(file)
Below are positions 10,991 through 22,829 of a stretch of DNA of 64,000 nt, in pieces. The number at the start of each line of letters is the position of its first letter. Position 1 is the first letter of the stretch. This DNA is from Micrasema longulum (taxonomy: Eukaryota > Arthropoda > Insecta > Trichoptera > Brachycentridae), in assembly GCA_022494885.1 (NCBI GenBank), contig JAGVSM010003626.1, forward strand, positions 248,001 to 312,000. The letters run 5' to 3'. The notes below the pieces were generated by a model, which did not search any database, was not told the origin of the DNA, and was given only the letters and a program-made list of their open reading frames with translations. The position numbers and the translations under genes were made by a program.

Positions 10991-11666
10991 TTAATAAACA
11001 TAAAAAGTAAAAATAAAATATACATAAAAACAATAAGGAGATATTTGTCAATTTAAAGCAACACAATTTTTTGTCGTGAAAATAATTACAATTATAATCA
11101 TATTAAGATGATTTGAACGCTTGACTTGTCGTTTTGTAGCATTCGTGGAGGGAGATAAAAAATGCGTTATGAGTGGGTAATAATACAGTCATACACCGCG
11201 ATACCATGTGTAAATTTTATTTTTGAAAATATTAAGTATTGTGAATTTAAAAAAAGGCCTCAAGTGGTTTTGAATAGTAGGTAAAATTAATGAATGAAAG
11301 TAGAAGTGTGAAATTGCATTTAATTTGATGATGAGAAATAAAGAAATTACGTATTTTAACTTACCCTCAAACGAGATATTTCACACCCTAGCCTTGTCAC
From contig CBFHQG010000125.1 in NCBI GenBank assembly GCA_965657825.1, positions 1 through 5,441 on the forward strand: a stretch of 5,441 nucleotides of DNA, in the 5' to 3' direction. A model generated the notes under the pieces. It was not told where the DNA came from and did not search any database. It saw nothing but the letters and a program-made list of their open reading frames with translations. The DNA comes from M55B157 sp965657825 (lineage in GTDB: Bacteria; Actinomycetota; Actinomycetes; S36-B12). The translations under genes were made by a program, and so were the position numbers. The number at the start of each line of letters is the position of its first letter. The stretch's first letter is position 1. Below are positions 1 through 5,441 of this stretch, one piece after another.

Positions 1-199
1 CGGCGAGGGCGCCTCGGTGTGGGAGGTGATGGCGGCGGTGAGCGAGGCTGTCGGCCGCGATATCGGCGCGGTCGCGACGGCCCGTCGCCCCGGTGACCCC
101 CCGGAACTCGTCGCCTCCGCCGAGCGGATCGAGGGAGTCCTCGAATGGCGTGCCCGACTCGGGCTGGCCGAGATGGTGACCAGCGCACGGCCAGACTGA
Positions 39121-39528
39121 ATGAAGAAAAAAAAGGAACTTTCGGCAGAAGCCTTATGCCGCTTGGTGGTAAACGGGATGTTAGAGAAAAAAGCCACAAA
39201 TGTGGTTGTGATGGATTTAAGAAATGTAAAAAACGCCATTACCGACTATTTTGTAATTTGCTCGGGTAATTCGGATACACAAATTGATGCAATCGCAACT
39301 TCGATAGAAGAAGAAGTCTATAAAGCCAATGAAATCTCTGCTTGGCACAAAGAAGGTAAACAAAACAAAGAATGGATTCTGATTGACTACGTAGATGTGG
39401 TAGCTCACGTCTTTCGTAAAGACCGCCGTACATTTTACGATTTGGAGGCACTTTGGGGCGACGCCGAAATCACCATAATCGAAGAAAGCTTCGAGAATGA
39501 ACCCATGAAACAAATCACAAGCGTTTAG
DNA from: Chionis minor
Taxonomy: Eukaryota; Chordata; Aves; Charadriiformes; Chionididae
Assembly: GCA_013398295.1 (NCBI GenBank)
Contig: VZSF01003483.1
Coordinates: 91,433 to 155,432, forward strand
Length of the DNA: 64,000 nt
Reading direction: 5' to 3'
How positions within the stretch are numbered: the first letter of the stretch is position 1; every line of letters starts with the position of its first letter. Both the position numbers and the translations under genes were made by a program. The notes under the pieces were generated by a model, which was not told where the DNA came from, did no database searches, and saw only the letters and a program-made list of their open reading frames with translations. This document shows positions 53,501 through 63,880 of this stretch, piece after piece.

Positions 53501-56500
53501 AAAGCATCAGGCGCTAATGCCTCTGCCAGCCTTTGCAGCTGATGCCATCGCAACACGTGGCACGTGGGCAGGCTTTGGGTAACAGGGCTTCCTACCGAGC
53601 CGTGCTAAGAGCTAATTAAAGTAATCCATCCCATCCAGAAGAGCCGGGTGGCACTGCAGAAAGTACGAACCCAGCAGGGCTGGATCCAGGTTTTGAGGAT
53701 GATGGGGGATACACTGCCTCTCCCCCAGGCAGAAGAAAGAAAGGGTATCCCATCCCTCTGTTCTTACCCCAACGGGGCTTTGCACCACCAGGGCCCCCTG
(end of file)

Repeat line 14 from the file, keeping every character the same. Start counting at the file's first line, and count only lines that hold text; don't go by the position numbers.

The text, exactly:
39201 TGTGGTTGTGATGGATTTAAGAAATGTAAAAAACGCCATTACCGACTATTTTGTAATTTGCTCGGGTAATTCGGATACACAAATTGATGCAATCGCAACT